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King Edward I expelled the Jews from England in 1290, one of many notable expulsions across the continent. These measures virtually emptied Western and Central Europe of Jews. After this expulsion from England Jews did business there, and later in British colonies, as foreigners.

In the sixteenth and seventeenth centuries European rulers began inviting Jewish merchants into their polities in the hope of stimulating commerce and filling state coffers. Jews were eventually allowed to resettle in England without a special charter for doing business, and they began to test their rights on an ad hoc basis. During the seventeenth and eighteenth centuries they acquired most civil rights: freedom of residence, occupation, worship, and property ownership, as well as juridical standing. In 1739 they acquired the right of naturalization in the colonies, and in the nineteenth century (1830–58) they successfully campaigned to gain political rights.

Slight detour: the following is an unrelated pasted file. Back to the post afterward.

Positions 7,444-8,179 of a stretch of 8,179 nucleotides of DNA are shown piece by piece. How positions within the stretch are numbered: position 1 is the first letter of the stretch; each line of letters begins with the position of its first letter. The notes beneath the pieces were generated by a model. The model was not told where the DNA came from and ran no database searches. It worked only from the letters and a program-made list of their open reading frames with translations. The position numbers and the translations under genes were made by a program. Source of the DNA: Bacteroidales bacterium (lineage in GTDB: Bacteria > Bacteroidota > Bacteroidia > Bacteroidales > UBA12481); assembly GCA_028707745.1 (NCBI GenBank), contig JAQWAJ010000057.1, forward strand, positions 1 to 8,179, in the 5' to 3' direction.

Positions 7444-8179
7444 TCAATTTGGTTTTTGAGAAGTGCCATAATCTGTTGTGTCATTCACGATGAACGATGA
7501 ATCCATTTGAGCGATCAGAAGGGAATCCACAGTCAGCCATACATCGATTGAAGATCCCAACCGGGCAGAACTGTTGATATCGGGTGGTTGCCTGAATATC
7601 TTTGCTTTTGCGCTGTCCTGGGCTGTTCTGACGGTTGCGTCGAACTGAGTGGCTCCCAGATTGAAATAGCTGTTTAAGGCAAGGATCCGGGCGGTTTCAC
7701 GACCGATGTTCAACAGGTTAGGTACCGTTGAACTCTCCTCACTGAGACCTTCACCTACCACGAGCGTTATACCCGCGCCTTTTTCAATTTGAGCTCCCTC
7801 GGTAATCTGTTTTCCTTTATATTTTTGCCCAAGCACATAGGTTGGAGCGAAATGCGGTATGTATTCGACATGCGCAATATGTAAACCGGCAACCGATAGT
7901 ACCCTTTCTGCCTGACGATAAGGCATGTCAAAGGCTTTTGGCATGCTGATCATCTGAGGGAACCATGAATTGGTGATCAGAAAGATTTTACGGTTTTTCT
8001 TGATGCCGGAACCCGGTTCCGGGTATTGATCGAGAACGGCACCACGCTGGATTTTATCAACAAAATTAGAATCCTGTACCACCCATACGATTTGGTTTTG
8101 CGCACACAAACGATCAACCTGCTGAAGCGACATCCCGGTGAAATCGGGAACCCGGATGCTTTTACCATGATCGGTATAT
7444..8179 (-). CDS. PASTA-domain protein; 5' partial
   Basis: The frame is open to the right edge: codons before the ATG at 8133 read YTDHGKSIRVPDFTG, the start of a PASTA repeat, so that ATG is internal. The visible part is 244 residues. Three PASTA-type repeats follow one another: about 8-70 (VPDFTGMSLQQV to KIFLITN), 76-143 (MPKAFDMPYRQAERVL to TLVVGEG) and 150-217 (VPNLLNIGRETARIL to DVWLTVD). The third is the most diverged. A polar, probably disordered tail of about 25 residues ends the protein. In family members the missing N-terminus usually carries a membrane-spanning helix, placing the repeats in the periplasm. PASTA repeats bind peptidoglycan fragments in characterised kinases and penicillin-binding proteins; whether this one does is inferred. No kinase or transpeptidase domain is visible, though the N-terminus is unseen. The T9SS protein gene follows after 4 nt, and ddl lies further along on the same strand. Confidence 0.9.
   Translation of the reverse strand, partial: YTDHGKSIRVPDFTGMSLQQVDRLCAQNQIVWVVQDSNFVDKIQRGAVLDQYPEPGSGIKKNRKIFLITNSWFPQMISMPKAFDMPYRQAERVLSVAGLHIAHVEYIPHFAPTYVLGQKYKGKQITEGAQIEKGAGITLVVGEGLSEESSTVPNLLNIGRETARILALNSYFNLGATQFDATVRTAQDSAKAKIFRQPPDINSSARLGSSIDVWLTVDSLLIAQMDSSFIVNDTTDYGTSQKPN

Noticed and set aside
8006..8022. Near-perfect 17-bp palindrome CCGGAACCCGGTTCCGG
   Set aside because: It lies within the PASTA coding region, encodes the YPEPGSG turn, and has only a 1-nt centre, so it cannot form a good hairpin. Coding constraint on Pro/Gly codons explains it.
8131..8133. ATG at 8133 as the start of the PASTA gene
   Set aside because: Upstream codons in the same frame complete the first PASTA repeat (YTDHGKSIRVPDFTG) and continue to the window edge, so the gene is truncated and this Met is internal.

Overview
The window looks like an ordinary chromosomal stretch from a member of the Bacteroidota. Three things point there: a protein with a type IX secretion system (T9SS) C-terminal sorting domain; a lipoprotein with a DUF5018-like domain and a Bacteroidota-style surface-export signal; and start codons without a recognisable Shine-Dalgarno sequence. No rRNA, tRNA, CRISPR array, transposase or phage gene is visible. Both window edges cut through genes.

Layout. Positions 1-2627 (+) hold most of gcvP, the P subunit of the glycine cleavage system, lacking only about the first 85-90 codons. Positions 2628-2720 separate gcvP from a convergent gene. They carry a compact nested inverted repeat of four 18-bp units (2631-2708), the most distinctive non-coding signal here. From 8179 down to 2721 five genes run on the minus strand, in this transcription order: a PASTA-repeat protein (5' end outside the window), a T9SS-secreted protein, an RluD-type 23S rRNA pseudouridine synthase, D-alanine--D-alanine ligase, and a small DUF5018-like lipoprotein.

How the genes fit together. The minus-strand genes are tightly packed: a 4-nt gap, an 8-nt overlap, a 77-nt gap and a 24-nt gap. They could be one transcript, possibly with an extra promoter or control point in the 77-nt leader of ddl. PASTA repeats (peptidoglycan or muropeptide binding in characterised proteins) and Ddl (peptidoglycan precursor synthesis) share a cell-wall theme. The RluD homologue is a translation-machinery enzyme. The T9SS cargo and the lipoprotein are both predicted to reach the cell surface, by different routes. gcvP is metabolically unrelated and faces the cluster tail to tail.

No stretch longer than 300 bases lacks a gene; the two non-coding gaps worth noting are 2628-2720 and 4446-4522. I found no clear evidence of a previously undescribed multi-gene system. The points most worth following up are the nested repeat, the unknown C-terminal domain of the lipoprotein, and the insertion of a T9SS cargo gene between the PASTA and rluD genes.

Edward Nicholas 
An apology for the honorable nation of the Jews and all the sons of Israel 
London: John Field, 1648
Center for Jewish History, Gift of Sid Lapidus 

This “apology” calls for England to make amends for her former maltreatment of the Jews by readmitting them to the country and “repeal[ing] those severe Laws made against [them].” Edward Nicholas may be a pseudonym for Menasseh ben Israel, who later publicly urged England to readmit the Jews. 

Read the full text

“And so hereupon were the jews banished out of all the kings
And never since could they obtain any priviledge to return hither again.”
- William Prynne, 1656, On the time of King Edward's reign